It is not necessary for the person to give the best solution – in fact, the vast majority of successful applicants do not. We expect them to justify why they took the approach they took and that they have been able to show that they have in-depth knowledge.
3. Don’t be afraid to be creative
A lot of people also think that we want you to be able to regurgitate a class discussion, and that is not true. As I said before, there are always multiple answers. Some will be better than others, but you are not rated for getting the perfect answer – this is your thinking process.
Sometimes a candidate would produce a solution that they had never seen before, which was always exciting, although not necessarily optimal. Even though it wasn’t the best, it was still very new. These people almost always passed.
This is in part because someone who offers a new answer in one interview also tends to do well in others – it would be unusual for someone to have a flash in a bottle in one place and then d ‘be mediocre elsewhere.
Also, at Google, we often posed new problems. In many small business software engineer roles, you primarily select and apply the best pre-existing tools for the job. There are still some at Google of course, but we ended up needing to build our own tools quite often for issues that no one had encountered before. New thinking is useful here.
4. Focus on the basics
If you want to stand out from the crowd, you need to know your fundamentals inside out; if they are asked in an interview, it shouldn’t take you long to think about it. When I prepared for my own software engineering interview, I used a very simple book on structures and algorithms, and I think that’s all you need to do to prepare.
One thing I imagine the candidates did (because they probably thought we would like it) was talk about the specific technologies they would use. We would ask them how to solve a problem and they would say, “Oh, I have used this very particular database product and I know it very well”. We hardly ever wanted to hear about specific tech, although candidates probably thought it was a good thing to show off.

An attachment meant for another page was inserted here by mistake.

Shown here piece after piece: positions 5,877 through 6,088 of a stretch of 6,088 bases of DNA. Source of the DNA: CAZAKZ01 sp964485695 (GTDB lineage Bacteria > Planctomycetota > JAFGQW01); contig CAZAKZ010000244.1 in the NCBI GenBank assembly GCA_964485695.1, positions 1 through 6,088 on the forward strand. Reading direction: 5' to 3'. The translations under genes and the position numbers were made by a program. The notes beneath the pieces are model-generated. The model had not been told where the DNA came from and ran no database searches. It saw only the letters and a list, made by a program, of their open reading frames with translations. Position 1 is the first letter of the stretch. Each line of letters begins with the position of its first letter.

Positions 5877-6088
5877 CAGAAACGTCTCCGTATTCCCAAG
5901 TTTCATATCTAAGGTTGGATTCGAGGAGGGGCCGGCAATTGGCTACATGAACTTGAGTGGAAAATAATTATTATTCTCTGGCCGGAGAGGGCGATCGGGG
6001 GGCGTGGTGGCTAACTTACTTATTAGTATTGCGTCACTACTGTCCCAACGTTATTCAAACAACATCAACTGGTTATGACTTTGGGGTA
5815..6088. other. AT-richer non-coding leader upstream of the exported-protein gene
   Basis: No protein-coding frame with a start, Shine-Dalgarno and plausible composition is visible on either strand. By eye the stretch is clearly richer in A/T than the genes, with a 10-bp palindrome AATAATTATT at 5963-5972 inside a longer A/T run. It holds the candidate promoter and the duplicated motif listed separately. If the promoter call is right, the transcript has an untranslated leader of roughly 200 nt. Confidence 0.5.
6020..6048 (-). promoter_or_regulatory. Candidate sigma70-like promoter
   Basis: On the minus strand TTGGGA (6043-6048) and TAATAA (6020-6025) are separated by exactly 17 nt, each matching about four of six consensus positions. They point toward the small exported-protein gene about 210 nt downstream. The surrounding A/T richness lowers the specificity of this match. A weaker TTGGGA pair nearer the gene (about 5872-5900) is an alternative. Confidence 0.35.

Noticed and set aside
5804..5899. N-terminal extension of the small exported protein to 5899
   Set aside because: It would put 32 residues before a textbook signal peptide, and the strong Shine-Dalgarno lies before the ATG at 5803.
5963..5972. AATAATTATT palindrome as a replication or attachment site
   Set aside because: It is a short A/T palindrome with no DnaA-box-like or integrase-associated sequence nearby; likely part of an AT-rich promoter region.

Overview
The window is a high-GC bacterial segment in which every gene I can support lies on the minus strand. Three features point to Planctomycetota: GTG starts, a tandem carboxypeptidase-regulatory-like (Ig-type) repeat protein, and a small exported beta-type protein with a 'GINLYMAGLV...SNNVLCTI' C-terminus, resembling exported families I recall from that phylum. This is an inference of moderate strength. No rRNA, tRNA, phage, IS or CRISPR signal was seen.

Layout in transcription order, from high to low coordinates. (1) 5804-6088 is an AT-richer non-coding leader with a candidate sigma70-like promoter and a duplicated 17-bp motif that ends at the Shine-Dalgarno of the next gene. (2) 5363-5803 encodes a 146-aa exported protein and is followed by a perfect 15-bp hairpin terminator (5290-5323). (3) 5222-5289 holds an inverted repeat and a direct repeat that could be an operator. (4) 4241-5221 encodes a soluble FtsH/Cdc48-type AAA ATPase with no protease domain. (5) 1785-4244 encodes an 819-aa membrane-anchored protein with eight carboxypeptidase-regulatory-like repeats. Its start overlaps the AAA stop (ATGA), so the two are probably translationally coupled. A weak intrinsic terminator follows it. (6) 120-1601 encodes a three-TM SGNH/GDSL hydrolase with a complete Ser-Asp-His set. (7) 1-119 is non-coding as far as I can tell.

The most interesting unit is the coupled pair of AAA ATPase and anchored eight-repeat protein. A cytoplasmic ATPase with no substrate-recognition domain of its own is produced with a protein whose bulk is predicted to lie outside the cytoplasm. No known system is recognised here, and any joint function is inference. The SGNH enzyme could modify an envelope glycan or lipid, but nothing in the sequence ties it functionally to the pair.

It’s not that showing technical knowledge is necessarily a bad thing, but we were really looking for candidates with a good general background. The same thing happened for people who were very picky about the perfect master language. It’s kind of a waste of time in an interview, and it shows that you’re focused on the wrong thing.
5. Be comfortable thinking out loud
Another great way to prepare is to do mock interviews. Obviously, not all applicants have access to a current Google engineer, which is ideal. But it is also very useful to practice speaking aloud to someone when you are in front of a whiteboard to solve a problem.
Sometimes, while candidates were pondering a question, they wouldn’t say a word for minutes. This is valuable time wasted, especially when the interviewer does not receive any signals from you.
Learning to speak and speak throughout your process is extremely important for this reason.
6. Expect behavioral questions
Other reasons we turned down applicants were social or behavioral reasons. For most of my hire, we didn’t ask explicit behavioral questions, only technical questions. But in my last year, we decided to add questions like, “Tell us about a conflict with a colleague or manager, and how was it resolved?” And “Tell us about a time you failed. What did you learn from it? “
It was always a big talking point because sometimes we would see red flags. Maybe someone seemed argumentative or failed to catch the clues.
So I can’t say that personality isn’t important – it was not uncommon for a candidate to have a personality conflict with one of their interviewers. The ability to take clues and read the play is something we often use as an indicator of how well you collaborate with your coworkers. You should be able to have and build a positive relationship with anyone.
7. Don’t overthink
There is no secret to being hired at a company like Google. The hiring committee is not trying to cheat you; he wants to give you the opportunity to showcase your skills to the best of your ability.
If you can show that you understand why you are making the decisions you are making, instead of just throwing the things you learned in class on the wall, this is the biggest difference between whether or not you will be considered a successful candidate. or not.
If you’re hiring or recruiting for big tech and want to share your tips, email Dorothy Cucci at email@example.com.